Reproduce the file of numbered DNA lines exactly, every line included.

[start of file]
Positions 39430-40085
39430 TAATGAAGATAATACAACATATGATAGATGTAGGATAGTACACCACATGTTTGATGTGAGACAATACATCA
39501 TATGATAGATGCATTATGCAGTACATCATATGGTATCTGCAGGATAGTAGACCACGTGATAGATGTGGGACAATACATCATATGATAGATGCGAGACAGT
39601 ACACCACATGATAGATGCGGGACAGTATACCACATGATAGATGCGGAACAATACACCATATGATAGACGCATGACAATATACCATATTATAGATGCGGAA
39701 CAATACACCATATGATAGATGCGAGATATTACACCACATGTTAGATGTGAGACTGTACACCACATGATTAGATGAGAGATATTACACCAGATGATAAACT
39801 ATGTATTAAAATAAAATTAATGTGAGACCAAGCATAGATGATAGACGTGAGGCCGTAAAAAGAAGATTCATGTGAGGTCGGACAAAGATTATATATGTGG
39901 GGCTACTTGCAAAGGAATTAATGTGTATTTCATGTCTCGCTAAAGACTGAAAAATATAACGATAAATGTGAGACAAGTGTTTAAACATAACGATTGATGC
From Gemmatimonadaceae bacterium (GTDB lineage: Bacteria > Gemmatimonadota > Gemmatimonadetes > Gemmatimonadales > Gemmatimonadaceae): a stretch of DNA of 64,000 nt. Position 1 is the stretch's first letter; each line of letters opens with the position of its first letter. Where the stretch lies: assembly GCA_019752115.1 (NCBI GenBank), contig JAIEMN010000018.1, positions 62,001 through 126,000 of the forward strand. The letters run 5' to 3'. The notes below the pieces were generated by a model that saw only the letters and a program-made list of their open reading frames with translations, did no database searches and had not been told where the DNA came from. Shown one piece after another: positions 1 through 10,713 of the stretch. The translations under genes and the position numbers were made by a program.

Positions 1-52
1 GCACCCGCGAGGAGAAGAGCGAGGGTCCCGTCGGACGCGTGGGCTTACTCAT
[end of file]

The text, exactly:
Positions 39430-40085
39430 TAATGAAGATAATACAACATATGATAGATGTAGGATAGTACACCACATGTTTGATGTGAGACAATACATCA
39501 TATGATAGATGCATTATGCAGTACATCATATGGTATCTGCAGGATAGTAGACCACGTGATAGATGTGGGACAATACATCATATGATAGATGCGAGACAGT
39601 ACACCACATGATAGATGCGGGACAGTATACCACATGATAGATGCGGAACAATACACCATATGATAGACGCATGACAATATACCATATTATAGATGCGGAA
39701 CAATACACCATATGATAGATGCGAGATATTACACCACATGTTAGATGTGAGACTGTACACCACATGATTAGATGAGAGATATTACACCAGATGATAAACT
39801 ATGTATTAAAATAAAATTAATGTGAGACCAAGCATAGATGATAGACGTGAGGCCGTAAAAAGAAGATTCATGTGAGGTCGGACAAAGATTATATATGTGG
39901 GGCTACTTGCAAAGGAATTAATGTGTATTTCATGTCTCGCTAAAGACTGAAAAATATAACGATAAATGTGAGACAAGTGTTTAAACATAACGATTGATGC
From Gemmatimonadaceae bacterium (GTDB lineage: Bacteria > Gemmatimonadota > Gemmatimonadetes > Gemmatimonadales > Gemmatimonadaceae): a stretch of DNA of 64,000 nt. Position 1 is the stretch's first letter; each line of letters opens with the position of its first letter. Where the stretch lies: assembly GCA_019752115.1 (NCBI GenBank), contig JAIEMN010000018.1, positions 62,001 through 126,000 of the forward strand. The letters run 5' to 3'. The notes below the pieces were generated by a model that saw only the letters and a program-made list of their open reading frames with translations, did no database searches and had not been told where the DNA came from. Shown one piece after another: positions 1 through 10,713 of the stretch. The translations under genes and the position numbers were made by a program.

Positions 1-52
1 GCACCCGCGAGGAGAAGAGCGAGGGTCCCGTCGGACGCGTGGGCTTACTCAT